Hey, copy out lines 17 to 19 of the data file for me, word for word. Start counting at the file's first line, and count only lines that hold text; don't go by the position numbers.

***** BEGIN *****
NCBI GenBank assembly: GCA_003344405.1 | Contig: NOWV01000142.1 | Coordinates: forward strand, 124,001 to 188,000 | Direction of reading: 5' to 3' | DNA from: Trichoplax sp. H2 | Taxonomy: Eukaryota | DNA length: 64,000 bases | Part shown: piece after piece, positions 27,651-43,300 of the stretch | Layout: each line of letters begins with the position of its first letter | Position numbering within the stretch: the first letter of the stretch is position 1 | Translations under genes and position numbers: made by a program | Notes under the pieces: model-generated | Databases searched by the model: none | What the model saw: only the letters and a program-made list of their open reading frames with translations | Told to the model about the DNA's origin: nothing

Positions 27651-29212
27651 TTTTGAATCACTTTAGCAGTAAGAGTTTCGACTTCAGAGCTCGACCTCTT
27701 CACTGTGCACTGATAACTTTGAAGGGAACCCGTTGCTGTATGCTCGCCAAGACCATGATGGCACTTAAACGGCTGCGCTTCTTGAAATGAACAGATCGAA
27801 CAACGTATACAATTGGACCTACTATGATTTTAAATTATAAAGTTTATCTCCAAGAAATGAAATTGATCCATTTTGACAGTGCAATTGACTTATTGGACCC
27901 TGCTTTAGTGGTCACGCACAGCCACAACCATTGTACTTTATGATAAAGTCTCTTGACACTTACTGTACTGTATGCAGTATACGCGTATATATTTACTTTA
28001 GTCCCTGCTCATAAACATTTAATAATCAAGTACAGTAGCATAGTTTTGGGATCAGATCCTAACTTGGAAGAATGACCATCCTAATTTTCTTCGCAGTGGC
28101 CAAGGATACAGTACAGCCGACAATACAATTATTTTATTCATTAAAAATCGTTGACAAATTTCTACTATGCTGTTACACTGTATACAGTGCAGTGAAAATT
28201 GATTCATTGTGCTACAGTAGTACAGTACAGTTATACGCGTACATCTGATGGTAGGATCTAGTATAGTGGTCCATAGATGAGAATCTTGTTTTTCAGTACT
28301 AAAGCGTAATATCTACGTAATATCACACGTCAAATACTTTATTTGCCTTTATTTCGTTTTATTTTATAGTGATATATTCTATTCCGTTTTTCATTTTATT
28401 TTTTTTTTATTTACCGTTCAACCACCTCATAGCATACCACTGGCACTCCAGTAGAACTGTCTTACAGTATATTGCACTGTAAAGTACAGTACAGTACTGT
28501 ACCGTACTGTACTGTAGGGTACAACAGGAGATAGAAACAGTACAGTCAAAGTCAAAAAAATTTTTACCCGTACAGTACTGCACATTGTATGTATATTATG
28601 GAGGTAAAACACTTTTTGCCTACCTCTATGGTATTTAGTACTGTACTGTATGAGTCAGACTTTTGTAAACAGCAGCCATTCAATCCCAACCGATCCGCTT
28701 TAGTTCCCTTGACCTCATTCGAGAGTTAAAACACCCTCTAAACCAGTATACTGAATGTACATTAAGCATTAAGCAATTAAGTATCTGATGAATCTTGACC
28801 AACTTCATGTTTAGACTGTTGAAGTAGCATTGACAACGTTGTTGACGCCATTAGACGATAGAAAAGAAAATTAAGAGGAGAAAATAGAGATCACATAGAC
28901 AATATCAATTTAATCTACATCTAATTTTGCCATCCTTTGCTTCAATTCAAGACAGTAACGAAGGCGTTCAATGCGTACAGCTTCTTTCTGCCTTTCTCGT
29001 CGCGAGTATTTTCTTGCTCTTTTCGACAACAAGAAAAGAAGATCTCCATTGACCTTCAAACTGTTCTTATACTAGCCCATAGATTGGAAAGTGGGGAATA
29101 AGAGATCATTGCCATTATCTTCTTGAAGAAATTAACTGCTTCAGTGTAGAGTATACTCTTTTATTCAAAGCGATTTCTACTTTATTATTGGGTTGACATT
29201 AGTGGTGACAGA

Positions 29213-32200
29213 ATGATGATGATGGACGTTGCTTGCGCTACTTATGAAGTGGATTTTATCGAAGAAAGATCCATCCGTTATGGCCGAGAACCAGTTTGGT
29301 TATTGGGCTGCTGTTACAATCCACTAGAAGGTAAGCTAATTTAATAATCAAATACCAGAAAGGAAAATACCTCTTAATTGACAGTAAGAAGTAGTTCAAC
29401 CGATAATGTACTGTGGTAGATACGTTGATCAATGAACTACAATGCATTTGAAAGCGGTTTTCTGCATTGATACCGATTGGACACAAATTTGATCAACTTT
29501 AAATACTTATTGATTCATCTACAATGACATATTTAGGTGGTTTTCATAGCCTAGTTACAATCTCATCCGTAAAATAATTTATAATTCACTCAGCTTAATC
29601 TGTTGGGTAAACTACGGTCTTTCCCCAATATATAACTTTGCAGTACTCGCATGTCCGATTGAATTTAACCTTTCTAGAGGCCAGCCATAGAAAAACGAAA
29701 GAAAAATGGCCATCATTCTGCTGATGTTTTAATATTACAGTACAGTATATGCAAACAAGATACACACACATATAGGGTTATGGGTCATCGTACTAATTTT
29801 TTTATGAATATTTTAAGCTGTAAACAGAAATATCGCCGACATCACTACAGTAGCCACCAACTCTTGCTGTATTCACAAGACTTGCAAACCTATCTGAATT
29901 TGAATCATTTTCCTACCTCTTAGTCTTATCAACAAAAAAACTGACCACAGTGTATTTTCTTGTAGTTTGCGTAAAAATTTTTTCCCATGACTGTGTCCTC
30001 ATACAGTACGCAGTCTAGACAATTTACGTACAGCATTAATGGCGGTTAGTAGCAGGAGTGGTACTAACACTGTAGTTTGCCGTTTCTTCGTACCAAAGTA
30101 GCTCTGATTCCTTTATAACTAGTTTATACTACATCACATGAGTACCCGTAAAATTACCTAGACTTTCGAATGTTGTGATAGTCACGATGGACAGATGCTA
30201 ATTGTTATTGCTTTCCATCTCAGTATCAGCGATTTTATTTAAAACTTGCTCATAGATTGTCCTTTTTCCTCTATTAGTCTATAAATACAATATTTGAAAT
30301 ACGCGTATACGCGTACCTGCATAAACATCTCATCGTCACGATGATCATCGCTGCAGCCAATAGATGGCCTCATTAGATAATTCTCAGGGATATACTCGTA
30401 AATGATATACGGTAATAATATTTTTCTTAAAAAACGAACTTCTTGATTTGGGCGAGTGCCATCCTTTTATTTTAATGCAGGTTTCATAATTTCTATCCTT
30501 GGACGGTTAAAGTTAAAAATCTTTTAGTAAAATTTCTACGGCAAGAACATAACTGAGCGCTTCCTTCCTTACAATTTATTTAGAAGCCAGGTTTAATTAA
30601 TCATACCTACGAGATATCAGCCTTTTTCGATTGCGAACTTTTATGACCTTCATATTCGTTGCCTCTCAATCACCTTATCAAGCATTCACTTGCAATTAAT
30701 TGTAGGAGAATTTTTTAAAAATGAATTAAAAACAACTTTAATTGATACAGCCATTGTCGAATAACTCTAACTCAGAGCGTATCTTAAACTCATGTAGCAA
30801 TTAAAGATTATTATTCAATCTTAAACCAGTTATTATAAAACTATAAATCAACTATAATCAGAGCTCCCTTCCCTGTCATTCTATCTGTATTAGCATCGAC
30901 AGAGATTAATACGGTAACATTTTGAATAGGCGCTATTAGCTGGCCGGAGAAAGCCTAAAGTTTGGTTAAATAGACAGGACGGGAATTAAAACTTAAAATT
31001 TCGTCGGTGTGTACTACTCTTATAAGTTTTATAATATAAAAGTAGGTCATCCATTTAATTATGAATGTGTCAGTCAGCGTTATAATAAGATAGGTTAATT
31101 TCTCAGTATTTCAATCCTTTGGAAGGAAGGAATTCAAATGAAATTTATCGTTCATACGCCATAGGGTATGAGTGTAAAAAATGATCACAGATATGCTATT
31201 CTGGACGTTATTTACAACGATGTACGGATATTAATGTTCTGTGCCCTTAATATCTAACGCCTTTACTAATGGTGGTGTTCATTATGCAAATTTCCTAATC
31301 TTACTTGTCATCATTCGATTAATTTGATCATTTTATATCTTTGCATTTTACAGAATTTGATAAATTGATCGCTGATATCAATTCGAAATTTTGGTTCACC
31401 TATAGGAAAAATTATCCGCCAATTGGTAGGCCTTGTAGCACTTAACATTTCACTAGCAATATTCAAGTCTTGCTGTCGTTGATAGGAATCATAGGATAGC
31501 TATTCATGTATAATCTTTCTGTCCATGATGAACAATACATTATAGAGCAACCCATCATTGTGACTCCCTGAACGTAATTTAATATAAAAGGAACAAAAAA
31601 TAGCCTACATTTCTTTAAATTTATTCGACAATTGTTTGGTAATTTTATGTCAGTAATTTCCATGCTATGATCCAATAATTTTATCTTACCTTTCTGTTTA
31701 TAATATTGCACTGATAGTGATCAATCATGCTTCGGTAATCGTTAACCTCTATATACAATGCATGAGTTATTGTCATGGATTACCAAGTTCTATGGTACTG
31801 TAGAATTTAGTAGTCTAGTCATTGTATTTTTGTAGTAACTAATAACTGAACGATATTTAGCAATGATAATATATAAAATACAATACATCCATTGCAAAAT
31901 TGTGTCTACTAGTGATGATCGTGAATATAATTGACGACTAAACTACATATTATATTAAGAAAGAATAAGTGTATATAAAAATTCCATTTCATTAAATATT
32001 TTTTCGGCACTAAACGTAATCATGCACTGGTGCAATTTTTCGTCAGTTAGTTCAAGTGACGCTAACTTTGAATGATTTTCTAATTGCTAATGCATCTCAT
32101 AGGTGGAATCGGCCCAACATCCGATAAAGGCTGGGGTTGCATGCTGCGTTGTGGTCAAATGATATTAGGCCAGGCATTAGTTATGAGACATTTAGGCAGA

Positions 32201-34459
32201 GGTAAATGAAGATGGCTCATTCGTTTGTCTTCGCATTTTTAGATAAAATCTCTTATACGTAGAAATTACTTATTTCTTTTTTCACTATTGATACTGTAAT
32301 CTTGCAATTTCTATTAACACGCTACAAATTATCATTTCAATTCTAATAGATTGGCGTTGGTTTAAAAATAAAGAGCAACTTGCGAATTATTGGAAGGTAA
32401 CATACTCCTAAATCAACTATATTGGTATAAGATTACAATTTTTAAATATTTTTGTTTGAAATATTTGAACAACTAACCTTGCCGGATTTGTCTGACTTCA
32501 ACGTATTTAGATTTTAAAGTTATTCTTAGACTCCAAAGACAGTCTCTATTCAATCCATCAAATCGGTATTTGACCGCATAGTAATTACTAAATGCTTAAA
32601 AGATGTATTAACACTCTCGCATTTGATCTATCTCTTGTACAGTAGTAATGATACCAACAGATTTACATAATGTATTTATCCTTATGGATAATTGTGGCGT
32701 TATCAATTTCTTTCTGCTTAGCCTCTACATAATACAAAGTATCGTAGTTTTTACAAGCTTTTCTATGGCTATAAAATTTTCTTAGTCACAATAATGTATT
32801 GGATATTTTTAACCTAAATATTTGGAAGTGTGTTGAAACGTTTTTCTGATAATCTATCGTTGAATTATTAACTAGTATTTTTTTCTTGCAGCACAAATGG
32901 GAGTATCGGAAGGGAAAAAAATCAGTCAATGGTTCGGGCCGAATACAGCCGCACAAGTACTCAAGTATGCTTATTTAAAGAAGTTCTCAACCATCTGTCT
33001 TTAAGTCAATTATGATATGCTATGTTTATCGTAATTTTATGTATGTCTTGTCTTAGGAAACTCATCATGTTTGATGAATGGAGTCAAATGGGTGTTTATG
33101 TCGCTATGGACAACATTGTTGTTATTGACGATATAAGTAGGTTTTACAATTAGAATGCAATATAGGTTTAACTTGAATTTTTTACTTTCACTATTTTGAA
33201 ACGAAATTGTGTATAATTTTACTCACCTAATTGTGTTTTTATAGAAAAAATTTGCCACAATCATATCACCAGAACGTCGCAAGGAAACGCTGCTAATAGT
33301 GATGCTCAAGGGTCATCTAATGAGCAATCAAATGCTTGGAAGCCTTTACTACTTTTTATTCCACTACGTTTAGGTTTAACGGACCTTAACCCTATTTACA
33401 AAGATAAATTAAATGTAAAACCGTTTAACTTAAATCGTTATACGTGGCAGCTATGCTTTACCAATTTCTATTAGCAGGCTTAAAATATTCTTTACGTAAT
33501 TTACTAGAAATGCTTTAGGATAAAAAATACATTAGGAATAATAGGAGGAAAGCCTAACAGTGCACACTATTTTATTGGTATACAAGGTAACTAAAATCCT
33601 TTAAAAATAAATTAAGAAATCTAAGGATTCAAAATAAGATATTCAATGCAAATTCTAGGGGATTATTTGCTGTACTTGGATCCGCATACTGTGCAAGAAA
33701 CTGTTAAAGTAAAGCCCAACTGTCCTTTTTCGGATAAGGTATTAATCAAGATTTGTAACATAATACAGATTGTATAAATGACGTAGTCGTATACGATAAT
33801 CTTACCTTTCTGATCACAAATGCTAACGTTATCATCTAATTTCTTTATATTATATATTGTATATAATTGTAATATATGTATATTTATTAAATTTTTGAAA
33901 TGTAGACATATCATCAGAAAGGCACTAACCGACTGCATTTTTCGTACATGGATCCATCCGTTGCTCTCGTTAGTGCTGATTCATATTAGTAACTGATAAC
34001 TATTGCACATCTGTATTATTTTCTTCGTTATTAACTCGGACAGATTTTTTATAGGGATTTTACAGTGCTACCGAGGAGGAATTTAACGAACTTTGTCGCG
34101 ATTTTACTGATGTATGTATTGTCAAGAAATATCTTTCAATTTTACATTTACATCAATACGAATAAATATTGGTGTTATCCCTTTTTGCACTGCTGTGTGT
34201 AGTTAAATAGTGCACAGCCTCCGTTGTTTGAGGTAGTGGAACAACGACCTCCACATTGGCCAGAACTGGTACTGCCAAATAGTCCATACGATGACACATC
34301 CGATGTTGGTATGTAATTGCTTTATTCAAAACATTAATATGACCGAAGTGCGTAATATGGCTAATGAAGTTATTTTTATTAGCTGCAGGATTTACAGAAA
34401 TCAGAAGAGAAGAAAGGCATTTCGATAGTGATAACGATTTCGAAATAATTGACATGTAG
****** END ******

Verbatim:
29001 CGCGAGTATTTTCTTGCTCTTTTCGACAACAAGAAAAGAAGATCTCCATTGACCTTCAAACTGTTCTTATACTAGCCCATAGATTGGAAAGTGGGGAATA
29101 AGAGATCATTGCCATTATCTTCTTGAAGAAATTAACTGCTTCAGTGTAGAGTATACTCTTTTATTCAAAGCGATTTCTACTTTATTATTGGGTTGACATT
29201 AGTGGTGACAGA